FEB 07, 2018 10:30 AM PST

Evaluation of Analgesia Efficacy in Postoperative Mice Using Novel Cage-Side Measures

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  • Associate Attending Veterinarion for Performance Standards and Enrichment, University of Michigan Medical School
      Jennifer Lofgren, DVM, MS, DACLAM is a Clinical Assistant Professor with the Unit for Laboratory Animal Medicine, where she provides clinical veterinary support, protocol review, mentorship, and lecture support to residents. Dr. Lofgren also serves as the Associate Attending Veterinarian of Practice Standards and Enrichment and as the Faculty Advisor for the Enrichment and Social Housing Committee, where she helps animal use protocols meet or exceed laboratory animal science standards and regulations to achieve scientifically sound animal welfare excellence.

      In partnership with fellow U-M faculty veterinarian Dr. Jean Nemzek, Dr. Lofgren founded the Refinement & Enrichment Advancements Laboratory (REAL) at the U-M in 2015. As one of the country's only laboratories dedicated to optimizing biomedical research efforts through improved animal well-being, REAL seeks to understand the relationship between the animal's lived experience and scientific results. As part of this work, Dr. Lofgren has received three grants, including both the American College Laboratory Animal Medicine (ACLAM Foundation) and the American Association for Laboratory Animal Science (GLAS), to support nociceptive and behavioral research to identify pain behaviors and effective alleviation of pain in rodent species.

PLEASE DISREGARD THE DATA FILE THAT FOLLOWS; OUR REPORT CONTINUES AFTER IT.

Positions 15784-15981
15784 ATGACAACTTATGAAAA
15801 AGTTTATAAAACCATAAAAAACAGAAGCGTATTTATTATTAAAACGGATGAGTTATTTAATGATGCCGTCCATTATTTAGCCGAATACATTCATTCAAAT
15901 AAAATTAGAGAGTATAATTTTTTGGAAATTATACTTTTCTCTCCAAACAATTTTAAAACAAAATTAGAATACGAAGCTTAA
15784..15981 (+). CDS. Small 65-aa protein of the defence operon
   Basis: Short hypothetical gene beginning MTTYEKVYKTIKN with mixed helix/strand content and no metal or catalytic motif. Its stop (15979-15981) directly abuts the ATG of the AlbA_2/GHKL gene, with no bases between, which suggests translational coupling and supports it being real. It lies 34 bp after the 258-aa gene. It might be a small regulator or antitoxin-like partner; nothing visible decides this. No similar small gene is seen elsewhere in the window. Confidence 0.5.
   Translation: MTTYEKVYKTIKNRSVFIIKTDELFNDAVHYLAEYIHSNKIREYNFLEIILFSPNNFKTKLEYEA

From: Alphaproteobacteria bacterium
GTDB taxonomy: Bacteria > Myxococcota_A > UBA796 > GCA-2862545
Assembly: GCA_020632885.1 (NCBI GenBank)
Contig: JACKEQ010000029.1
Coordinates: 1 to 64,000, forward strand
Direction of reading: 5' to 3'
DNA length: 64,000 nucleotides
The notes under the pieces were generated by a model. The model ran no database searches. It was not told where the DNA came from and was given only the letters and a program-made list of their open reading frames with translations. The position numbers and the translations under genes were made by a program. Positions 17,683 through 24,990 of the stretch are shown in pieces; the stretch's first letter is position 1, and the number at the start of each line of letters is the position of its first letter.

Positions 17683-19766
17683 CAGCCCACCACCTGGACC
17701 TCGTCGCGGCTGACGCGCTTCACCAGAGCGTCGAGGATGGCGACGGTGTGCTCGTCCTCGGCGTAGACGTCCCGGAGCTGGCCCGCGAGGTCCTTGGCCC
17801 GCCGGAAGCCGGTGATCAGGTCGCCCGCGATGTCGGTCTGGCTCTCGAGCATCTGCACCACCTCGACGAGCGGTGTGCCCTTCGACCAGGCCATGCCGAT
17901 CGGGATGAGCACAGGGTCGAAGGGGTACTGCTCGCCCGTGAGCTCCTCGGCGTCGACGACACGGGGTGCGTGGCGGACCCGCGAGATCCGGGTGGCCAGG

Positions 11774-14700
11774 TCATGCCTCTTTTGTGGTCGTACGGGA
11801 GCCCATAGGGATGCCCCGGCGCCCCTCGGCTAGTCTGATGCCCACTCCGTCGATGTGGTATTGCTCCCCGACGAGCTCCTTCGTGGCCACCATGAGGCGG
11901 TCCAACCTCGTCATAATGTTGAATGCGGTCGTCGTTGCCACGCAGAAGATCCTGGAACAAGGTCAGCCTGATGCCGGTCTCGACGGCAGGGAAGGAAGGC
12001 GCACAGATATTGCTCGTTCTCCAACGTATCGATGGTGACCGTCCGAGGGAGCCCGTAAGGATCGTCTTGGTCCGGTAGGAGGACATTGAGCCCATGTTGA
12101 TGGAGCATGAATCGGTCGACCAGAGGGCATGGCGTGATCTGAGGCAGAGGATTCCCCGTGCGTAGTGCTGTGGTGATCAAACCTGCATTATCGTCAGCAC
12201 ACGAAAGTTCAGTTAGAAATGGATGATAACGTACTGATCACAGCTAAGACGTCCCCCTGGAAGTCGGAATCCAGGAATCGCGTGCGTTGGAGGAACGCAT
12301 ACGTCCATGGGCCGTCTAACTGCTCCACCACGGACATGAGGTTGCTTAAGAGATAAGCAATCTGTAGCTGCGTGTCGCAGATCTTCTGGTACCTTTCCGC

Prior to joining the University of Michigan, Dr. Lofgren completed a visiting research fellowship at Newcastle University, where she learned how to conduct scientifically rigorous studies that isolate and evaluate pain behavior in rodents. She became a Diplomate of the American College of Laboratory Animal Medicine in 2011 after completing post-doctoral training in Comparative Medicine at the Massachusetts Institute of Technology (MIT). While at MIT, Dr. Lofgren engaged in infectious disease and cancer research, as well as refining husbandry and veterinary care to improve animal welfare. Dr. Lofgren completed a dual degree Masters in Comparative Biomedical Sciences and a Doctorate of Veterinary Medicine from Tufts University.


    The ability to rapidly and accurately identify pain in mice is critical for providing them optimal care and welfare. To meet this need, we developed and validated the Grooming Transfer Test (GTT) and Nest Consolidation Test (NCT). We assessed these novel tests along with electronic von Frey and ambulatory parameters at baseline, after isoflurane anesthesia +/- analgesia, and after laparotomy in adult CD1 and C57BL/6 mice of both sexes, housed singly with or without an existing nest or in pairs. While ambulatory parameters had no and von Frey responses minimal significant changes after surgery, GTT and NCT were significantly altered for 48 hours after surgery in both sexes, strains, and across the various housing conditions. Buprenorphine and carprofen each reduced post-operative pain, however only the combination of the two completely prevented delays in nesting behavior. Therefore, these two novel cage-side methods can be used to quickly and objectively identify mice from a variety of signalments and housing conditions with alleviated and unalleviated postoperative pain. 

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